Mars has always weighed heavy on man’s imagination. Since ancient times, the red planet has hung in the sky taunting us. Before space probes revealed it to be a dead world, it was where many authors set their adventures. Even afterwords, it has still lured writers there. First Burroughs and Bradbury explored the races among the red canyons and hills of the dying world. Even much later, Ben Bova’s manned mission to Mars found hints of a lost civilization.

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Perhaps the allure of Mars stays strong, in spite of being empty of cities and canals, because it still is seen as the most livable planet after Earth. That’s not saying much, considering how quickly one would die on its surface. But as planets go, it has resources that can be converted to fuels and supplies. And even better, perhaps it can be terraformed into a livable planet as outlined in Kim Stanley Robinson’s epic Mars Trilogy (starting with Red Mars). Robert Zubrin, in his The Case for Mars, describes how we can get there and why we should.

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Recent years have seen a growing armada of robots to Mars. It is obvious that its ancient hold on us has not gone away. While many people can’t break away from their televisions, the distant red sands still call on that part remaining inside of many humans that wants to explore and push our race forward out of the mud. Yes, there are those alien enthusiasts who get excited every time a rock looks like a “bone” or something and then conspiracy theories come out of the woodwork. Sorry, as much as we would like otherwise, Mars has not been hospitable to complex life even in the best of times. In fact, the universe is likely very barren. Most people look out at all the stars and think, “There must be millions of worlds out there teeming with life!” Yet, even statistics must yield to physics. The requirements for life are so specific and narrow, there are few places out there that could harbor others like us (or unlike us).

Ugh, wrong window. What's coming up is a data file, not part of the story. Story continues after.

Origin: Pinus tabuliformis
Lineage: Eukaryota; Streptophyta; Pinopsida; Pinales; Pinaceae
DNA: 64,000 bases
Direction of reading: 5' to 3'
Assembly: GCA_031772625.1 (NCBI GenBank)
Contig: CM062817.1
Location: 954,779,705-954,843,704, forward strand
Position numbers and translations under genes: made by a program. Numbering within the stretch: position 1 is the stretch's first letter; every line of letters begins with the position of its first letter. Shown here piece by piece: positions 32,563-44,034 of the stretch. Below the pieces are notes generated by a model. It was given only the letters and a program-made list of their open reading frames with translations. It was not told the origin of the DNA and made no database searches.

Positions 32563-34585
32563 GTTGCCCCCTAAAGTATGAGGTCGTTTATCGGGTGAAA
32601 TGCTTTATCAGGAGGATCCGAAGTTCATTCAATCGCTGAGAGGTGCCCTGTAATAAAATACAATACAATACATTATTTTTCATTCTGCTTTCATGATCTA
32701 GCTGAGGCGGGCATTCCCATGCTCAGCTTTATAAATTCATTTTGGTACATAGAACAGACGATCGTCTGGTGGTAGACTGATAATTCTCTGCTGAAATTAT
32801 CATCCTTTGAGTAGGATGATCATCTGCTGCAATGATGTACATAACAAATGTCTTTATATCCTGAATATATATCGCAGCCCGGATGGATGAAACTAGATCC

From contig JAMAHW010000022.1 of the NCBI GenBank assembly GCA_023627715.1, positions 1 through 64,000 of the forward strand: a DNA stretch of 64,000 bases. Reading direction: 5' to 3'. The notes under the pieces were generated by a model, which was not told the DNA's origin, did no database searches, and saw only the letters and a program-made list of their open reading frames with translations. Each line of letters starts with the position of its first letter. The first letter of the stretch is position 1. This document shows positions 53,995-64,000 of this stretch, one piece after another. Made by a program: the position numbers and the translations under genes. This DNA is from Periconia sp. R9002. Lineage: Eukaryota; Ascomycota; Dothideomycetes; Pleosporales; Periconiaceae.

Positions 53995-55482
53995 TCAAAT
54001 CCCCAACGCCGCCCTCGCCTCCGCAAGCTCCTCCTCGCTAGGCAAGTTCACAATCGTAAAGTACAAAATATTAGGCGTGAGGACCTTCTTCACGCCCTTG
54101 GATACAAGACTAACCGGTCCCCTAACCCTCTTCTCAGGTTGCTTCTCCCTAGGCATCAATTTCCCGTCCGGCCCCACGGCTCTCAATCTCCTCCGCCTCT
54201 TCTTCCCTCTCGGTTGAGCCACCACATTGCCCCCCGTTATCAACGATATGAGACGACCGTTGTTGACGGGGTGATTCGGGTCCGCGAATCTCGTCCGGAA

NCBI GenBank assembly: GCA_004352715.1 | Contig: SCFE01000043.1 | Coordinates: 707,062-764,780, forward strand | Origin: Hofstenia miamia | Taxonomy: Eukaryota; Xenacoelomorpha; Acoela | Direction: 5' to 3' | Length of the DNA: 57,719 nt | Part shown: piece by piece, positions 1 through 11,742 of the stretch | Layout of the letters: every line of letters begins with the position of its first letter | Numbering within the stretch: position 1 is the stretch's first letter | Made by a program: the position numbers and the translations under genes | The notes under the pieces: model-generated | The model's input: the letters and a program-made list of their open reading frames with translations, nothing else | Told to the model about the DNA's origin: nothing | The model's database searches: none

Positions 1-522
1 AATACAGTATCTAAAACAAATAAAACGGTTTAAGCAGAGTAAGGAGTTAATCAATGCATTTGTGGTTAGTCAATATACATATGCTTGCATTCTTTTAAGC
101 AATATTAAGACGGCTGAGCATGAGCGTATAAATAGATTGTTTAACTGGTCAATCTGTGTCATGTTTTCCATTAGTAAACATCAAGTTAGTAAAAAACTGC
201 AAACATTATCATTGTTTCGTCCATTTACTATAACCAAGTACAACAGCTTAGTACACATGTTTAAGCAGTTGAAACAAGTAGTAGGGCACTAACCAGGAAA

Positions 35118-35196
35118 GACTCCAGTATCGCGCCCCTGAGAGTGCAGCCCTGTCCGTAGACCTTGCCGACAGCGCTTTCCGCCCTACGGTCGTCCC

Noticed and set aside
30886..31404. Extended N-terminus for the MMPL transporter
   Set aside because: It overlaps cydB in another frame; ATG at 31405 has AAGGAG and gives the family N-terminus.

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Some think it depressing we may be all alone. Others still think advanced aliens are flying here in little ships that buzz cars in remote locations and crash a lot. Then perhaps, as many have suggested, maybe because we are here against impossible odds, we are special after all?